Millions of people around the world, particularly in southern and southeastern Asia, are exposed to drinking and irrigation water contaminated with arsenic. Now, it appears that the poison gets into groundwater largely through the action of bacteria residing in aquifer sediments.
Jonathan Lloyd at the University of Manchester in England and his colleagues discovered that mechanism while analyzing sediments collected from a contaminated aquifer in West Bengal, India. The researchers mixed the sediments with arsenic free water and incubated the samples for several weeks. Over that period, the team detected a rising concentration of arsenic in the water.
Further analyses revealed that bacteria in the sediments caused the change. As the bacteria respire, they obtain energy by transferring electrons to arsenic attached to sedimentary grains. In its changed chemical state, arsenic detaches from the sediments and enters the groundwater.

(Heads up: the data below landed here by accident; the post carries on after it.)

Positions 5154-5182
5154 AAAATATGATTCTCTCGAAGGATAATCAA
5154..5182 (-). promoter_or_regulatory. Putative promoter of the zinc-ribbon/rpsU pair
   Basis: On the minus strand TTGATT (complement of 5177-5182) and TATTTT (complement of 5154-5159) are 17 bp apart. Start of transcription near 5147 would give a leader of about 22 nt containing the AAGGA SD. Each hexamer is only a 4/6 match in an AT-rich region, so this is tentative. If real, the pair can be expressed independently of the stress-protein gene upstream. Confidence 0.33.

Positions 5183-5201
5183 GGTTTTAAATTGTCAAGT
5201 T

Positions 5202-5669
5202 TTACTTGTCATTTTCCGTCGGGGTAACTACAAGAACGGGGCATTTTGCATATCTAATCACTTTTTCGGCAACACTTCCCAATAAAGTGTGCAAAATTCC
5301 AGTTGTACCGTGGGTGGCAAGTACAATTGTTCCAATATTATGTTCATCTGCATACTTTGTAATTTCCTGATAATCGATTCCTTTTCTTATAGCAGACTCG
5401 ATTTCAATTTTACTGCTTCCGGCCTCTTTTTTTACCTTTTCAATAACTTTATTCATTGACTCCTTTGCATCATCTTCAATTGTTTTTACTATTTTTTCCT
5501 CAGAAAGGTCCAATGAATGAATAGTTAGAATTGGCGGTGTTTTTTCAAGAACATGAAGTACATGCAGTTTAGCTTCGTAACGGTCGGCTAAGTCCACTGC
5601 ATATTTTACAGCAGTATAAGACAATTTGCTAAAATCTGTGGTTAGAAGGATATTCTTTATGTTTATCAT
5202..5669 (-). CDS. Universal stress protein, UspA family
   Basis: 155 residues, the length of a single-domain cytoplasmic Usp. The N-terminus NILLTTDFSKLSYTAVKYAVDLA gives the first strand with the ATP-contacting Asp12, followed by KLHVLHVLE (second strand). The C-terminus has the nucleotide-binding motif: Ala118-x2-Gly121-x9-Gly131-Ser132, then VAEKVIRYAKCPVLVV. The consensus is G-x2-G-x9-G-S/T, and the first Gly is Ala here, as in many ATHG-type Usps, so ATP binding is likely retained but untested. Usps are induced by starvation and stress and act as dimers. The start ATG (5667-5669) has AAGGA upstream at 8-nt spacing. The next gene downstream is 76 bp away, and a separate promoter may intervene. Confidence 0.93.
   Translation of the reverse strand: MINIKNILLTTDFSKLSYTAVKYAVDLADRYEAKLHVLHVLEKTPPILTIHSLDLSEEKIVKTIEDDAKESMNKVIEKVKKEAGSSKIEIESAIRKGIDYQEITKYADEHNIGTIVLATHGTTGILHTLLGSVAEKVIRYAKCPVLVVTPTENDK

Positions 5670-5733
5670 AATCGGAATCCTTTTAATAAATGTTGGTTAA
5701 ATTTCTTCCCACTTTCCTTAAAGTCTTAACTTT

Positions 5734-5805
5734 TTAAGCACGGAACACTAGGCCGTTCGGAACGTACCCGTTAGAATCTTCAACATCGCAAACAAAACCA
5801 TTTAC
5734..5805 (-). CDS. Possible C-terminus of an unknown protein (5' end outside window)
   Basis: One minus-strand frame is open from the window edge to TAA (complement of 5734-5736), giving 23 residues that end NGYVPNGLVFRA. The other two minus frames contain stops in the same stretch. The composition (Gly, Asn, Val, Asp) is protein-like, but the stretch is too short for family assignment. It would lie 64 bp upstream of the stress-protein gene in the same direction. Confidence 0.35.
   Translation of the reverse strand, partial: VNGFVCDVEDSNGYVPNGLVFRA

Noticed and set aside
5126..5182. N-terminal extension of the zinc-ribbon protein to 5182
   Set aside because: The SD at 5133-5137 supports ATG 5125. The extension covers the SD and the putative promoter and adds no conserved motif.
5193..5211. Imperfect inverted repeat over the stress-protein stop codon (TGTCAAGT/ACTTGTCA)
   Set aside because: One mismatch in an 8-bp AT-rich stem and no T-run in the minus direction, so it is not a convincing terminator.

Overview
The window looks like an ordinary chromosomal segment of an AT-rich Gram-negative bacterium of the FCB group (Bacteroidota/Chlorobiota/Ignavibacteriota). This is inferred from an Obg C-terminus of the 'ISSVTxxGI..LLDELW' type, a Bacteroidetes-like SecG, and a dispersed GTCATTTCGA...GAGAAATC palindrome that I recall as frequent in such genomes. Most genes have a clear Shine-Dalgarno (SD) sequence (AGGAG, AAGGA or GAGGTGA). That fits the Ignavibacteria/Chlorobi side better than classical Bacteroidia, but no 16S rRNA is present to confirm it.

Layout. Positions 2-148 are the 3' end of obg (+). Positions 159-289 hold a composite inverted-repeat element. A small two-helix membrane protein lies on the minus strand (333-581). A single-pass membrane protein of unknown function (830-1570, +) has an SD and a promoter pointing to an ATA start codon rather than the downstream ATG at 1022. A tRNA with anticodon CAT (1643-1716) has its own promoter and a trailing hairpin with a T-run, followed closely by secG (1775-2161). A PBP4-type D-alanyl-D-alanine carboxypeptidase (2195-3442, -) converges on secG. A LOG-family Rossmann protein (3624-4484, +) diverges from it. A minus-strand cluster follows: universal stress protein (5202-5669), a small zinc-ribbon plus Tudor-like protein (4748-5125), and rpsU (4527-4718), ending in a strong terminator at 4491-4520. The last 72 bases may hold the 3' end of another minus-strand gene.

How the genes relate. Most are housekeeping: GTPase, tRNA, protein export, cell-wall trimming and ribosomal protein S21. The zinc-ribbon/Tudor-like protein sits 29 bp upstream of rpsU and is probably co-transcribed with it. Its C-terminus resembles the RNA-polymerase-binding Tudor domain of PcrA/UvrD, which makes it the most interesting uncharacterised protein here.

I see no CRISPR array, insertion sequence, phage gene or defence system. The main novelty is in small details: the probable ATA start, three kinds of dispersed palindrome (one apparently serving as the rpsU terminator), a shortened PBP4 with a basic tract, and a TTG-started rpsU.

The researchers report in the July 1 Nature that they have also simulated the influence of organic compounds on the process. They found that acetate added to the sediments enhanced the release of arsenic. Lloyd's group is now investigating how to reverse or even halt the arsenic-releasing mechanisms.
Department of Earth Sciences
Williamson Research Centre for Molecular Environmental Science
University of Manchester
Manchester M13 9PL
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